I wrote a fairly tongue in cheek article in 2015 that begged Gilbert to ensure they had spare balls because Murray was going to kick the leather of it. Sure enough he did just that. All game. Ireland won through a Robbie Henshaw try and two years later they scuppered England’s Grand Slam by frustrating them and not giving the ball away again.

England need momentum in a match. When they have the ball for long periods of time they wear you down and look to strike both close to the breakdown and out wide. The Red Rose like to build a rhythm and use that to be productive. If you make the game stop-start or keep the ball to yourself then England start to crumble. Japan and often, Italy, love to do this to Eddie Jones’ men.

Mitchell’s comments are actually a back handed compliment. Joe Schmidt has worked out where Ireland’s strengths lie and made them the best in the world in those areas.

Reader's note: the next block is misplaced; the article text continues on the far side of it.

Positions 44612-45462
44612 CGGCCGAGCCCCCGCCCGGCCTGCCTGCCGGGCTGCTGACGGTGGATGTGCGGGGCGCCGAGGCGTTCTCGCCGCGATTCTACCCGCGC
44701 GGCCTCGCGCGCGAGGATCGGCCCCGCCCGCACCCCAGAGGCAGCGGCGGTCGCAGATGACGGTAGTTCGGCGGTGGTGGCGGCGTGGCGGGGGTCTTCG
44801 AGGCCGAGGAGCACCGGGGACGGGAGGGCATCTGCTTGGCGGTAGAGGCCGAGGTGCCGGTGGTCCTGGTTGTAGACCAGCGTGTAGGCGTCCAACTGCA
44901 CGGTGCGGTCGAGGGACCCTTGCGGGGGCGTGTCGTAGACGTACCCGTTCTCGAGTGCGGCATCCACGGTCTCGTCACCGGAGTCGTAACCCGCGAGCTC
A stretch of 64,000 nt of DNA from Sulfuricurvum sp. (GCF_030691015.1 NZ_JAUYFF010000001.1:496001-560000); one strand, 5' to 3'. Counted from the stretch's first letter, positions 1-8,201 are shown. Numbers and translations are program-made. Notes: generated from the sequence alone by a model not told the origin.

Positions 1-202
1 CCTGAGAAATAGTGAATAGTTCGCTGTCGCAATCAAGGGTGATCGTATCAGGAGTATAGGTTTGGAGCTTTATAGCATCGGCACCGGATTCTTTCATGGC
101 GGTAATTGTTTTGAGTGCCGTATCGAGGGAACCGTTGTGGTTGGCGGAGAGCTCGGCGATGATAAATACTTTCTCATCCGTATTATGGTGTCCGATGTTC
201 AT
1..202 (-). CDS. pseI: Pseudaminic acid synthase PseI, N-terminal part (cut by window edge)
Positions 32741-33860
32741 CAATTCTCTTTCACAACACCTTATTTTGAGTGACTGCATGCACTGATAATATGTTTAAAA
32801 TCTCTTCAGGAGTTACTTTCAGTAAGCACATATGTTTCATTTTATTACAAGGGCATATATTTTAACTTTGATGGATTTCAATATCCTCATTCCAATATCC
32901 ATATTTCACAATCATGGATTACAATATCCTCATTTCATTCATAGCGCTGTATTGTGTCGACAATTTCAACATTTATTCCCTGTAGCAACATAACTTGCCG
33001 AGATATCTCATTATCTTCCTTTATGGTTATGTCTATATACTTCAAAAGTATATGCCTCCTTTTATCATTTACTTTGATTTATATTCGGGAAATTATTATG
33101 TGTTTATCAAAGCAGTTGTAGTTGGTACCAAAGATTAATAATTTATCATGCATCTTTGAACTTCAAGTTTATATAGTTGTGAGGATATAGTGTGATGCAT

Up front, he has a powerful and mobile pack. The Hooker, Sean Cronin, is almost as quick as the back row and in between those powerful units, Schmidt can wedge giants like Devin Toner and Iain Henderson to add ballast.

Over time, Schmidt has developed a game plan that defensively suffocates their opponents but also ensures that the opposing team has to play to Ireland’s tune.

It’s a winning combination and no one in the Ireland camp will, nor should they, apologise for that.

Test match rugby is about winning and that is what the men in green do week in and week out.

Compare them to Exeter in the Premiership. It is constantly brought up that Exeter are boring until they have a lead and then make it look like they can go wide and play freestyle rugby.